Crafting Democracy: Fiber Arts And Activism

Show to travel!

Organizers of Crafting Democracy: Fiber Arts and Activism recently announced the show will travel to The Sculpture Center, Cleveland, Ohio, November 29, 2019 – January 10, 2020 and Bevier Gallery Rochester Institute of Technology, College of Art and Design, February 14-March 14, 2020, the Woodlawn and Pope-Leighey House, Alexandria, VA in April-May 2020, with additional venues throughout 2020 to be announced. For more information or to book the exhibition, please contact the organizers through: https://www.craftingdemocracy.com/.

Juilee Decker, Ph.D., Associate Professor, Museum Studies Program and Hinda Mandell, Ph.D., Associate Professor, School of Communication at the Rochester Institute of Technology co-curated the exhibition Crafting Democracy: Fiber Arts and Activism and edited the beautifully designed catalog of the same name. Betty M. Bayer, professor of Women’s Studies at Hobart and William Smith Colleges, writes in the foreward to the catalog, “Every thread, fiber, weave, and stitch reinvents art and craft as democracy’s warp and weft—needling, in significant ways, relations of gender, race, class, and justice.”

Jacket cover design by Marnie Soom, design specialist with RIT Press.  (Artist credit from homepage belongs to Eva Camacho-Sánchez : “Enough.”)

The show features work by thirty-two artists. My piece, titled “Resist,” is included in the exhibition. For the catalog statement, I wrote:

Acts of resistance are documented in the literature about life in the Polish ghettos and concentration camps of World War II. I honor the individuals who had the courage to act morally in the face of life-threatening and deadly conditions with the weaving titled Resist. The word continues to resonate today.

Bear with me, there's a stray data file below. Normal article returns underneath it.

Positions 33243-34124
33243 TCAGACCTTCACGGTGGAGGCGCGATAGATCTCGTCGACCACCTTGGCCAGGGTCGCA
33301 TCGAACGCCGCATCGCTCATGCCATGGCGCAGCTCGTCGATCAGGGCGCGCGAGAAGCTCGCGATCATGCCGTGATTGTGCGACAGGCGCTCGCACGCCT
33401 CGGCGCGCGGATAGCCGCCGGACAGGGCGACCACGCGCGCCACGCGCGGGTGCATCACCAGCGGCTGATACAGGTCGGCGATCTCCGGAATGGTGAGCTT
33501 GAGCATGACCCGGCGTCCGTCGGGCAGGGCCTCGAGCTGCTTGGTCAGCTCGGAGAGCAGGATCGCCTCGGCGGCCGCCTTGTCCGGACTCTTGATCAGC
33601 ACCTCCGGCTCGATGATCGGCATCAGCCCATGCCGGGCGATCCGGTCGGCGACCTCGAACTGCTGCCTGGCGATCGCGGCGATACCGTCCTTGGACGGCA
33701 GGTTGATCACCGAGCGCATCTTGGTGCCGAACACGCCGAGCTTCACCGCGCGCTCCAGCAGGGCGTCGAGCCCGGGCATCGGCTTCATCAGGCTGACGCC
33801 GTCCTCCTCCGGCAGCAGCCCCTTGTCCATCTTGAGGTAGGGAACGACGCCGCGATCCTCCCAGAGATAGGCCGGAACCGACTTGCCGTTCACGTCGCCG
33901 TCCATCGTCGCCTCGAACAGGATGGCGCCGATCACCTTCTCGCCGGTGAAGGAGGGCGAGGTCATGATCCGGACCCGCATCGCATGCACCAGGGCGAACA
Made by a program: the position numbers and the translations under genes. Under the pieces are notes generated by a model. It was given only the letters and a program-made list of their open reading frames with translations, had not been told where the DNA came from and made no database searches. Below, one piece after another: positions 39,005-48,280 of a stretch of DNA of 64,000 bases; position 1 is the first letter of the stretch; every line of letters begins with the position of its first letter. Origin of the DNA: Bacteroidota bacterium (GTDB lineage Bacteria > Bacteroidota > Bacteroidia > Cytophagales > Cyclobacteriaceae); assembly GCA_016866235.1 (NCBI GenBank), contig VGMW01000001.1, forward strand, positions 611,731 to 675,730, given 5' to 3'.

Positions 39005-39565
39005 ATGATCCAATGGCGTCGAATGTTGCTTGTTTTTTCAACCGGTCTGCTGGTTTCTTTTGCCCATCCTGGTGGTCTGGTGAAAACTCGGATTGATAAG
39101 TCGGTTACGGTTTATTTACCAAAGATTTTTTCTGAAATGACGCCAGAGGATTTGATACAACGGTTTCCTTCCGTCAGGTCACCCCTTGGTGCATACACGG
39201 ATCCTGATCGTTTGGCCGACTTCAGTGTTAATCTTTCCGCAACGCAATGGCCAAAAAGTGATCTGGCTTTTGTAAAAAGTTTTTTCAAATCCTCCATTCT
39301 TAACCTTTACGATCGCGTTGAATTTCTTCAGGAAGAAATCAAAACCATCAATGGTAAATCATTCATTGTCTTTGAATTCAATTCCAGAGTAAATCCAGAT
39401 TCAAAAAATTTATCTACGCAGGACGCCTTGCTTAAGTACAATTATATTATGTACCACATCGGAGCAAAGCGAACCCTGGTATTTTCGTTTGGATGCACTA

The show runs through October 25, 2019 at the Anthony Mascioli Gallery, Harold Hacker Hall, Central Library of Rochester.

Published by wendyrweiss

Wendy Weiss weaves three dimensional spaces in which viewers interact. She collaborates with Jay Kreimer to create interactive sound environments, sculpture, and projected images. Natural dyes sourced directly from her garden are the primary coloring agent for the fibers, which are a combination of cellulose, such as cotton and linen; protein, primarily wool and silk; and nylon mono-filament (which dyes beautifully with natural dyes.

2 thoughts on “Crafting Democracy: Fiber Arts And Activism

  1. Thanks so much for sharing your work with us and for spreading the word about the show, Wendy. We are thrilled to have “Resist” on view in this space and to share it with our visitors. Take care, Juilee

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